Collaborator. It’s a word Ken Friberg uses frequently, dropping it here and there into conversation as he explains how he’s become one of the nation’s most successful—and most varied—commercial photographers.
Ask him, for example, if there’s been a secret to his success and he replies, “I think I owe a lot of it to being as good a collaborator as I am a photographer.” Or ask him how he’s marketed himself so widely, in so many different photographic genres, from food to fashion, corporate to industrial, medical to lifestyle. His clients range from giants like 3M, Target, Firestone, Honeywell, MTV, and H&R Block to smaller operations such as Minnetonka Moccasin and Grain Belt Beer. “I like building relationships with a variety of clients,” says the Minneapolis-based Friberg. “I pride myself on helping each client create the vision they are looking for. … I enjoy being a collaborator.”
His clients agree. “Ken is that rare photographer who is willing to work with you to come up with a unique vision,” says Sharon Werner, an award-winning graphic designer who’s hired Friberg for numerous projects. “He’s always open to suggestions and is also quick to offer advice on how an image can be improved. He’s not one of those my-way-or-the-highway types. Invariably, working with him makes a project better.” Others echo Werner, pointing to Friberg’s openness to being a team player and a willing, talented—wait for it—collaborator. Says Minneapolis-based graphic designer Kirsten Thompson, “Working with Ken is like working with someone who’s part of your own team. He’s a great problem solver who always helps elevate your work to unexpected outcomes.”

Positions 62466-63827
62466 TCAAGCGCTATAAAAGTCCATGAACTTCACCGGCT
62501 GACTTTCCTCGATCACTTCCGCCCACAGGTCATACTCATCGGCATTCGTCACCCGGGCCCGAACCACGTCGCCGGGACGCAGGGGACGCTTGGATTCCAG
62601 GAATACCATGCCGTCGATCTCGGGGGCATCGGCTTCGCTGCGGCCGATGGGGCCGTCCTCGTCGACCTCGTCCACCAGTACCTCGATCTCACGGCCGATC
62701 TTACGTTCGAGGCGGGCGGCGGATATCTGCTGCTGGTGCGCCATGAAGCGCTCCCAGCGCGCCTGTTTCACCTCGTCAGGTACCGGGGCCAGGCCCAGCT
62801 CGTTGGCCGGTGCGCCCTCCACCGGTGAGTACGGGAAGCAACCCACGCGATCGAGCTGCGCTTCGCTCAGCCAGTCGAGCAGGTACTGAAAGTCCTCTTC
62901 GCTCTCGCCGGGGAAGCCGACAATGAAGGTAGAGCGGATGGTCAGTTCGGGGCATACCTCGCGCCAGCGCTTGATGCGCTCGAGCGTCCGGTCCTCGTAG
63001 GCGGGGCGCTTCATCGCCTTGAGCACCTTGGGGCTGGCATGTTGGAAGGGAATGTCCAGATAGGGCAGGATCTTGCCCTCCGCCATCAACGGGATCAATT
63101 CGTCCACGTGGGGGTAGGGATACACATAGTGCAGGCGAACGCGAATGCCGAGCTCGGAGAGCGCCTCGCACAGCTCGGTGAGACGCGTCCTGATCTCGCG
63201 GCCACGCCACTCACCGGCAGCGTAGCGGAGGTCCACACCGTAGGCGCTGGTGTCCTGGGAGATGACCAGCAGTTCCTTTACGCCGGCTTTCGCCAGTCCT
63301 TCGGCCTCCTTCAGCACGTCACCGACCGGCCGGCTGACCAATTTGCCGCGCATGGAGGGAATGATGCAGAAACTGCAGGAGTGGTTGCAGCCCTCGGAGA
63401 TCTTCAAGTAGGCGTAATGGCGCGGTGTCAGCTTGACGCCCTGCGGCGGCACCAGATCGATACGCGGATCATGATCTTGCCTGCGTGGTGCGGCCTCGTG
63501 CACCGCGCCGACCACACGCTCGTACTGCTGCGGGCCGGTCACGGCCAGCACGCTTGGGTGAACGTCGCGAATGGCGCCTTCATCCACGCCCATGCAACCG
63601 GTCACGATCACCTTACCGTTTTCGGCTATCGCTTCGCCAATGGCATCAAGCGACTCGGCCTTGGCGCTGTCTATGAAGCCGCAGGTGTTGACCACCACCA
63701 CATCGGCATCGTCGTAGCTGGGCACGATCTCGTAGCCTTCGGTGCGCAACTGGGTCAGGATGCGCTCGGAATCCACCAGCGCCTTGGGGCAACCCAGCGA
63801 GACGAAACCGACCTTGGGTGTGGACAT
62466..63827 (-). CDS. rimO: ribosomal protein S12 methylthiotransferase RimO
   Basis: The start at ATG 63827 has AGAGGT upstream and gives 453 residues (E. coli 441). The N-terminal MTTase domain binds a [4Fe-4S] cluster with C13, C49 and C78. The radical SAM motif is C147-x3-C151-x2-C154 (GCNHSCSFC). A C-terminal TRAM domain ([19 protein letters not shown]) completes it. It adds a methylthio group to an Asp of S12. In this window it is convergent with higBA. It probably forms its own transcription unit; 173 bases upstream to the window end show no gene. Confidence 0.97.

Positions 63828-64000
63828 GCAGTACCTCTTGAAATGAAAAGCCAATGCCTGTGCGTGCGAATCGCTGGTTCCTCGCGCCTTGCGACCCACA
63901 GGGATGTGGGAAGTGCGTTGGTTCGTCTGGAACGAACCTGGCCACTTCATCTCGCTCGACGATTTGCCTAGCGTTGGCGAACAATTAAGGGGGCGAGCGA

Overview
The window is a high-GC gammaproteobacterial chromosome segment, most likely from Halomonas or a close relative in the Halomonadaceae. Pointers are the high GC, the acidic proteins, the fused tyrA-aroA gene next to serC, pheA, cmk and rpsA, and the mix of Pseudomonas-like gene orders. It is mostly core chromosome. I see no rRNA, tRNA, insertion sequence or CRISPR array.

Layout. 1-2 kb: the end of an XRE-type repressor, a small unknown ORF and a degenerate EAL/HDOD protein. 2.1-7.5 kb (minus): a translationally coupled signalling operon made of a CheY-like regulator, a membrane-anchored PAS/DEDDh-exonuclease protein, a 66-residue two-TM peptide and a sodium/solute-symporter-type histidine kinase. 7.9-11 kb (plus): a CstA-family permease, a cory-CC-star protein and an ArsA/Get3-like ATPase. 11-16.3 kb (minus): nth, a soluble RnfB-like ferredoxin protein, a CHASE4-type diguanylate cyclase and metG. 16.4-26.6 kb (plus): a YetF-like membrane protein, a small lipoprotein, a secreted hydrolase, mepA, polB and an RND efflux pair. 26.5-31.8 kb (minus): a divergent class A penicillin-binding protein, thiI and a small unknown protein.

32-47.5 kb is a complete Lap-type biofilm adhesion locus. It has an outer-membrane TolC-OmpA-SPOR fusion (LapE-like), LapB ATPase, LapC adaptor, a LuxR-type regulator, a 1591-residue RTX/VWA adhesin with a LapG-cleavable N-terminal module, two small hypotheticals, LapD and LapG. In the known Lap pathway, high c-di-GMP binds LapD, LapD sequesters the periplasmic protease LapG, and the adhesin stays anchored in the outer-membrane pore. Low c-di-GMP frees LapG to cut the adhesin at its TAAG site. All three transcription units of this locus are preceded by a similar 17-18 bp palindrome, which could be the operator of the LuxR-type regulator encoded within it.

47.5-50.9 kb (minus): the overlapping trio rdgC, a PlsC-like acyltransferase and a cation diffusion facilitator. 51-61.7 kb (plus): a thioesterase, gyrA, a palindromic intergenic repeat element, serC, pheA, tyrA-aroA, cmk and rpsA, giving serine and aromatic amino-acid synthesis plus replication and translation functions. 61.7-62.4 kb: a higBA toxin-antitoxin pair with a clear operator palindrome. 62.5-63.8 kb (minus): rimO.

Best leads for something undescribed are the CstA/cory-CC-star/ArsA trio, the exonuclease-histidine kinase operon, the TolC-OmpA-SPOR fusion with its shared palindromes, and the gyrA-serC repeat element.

As he sits in his neat-as-a-pin penthouse apartment/studio, the trim, 54-year-old Friberg explains that he came to this collaborative approach thanks to his first jobs after college as a graphic designer and art director, when he often hired and worked with a wide variety of commercial photographers. “Before I opened my own commercial photography studio I was lucky enough to see photography from the other side,” he says. “That viewpoint was invaluable.”
“I learned that the best photographers understand there is a special relationship between art directors and photographers. It is often the photographer’s role to help bring the art directors’ ideas to full vision, even if the art directors are not 100 percent sure of what they want. And they’re usually not. I’ve been on their side, and I know what it takes to go from white paper to concept to an execution of that concept. Now it is part of my job to be their advocate and make them look good—to help them achieve their vision.”
A photographer’s ego, notes Friberg, can get in the way of collective synergy. He remembers during his art director days watching photographers who got this and, just as important, those who didn’t. “I learned so much about what I call set etiquette back then,” he says. “Invariably, the successful photographers were those who didn’t let their ego get in the way and worked with art directors and clients to help them realize their vision. They stayed flexible and were open to changes and suggestions. The ones who refused weren’t usually called back.”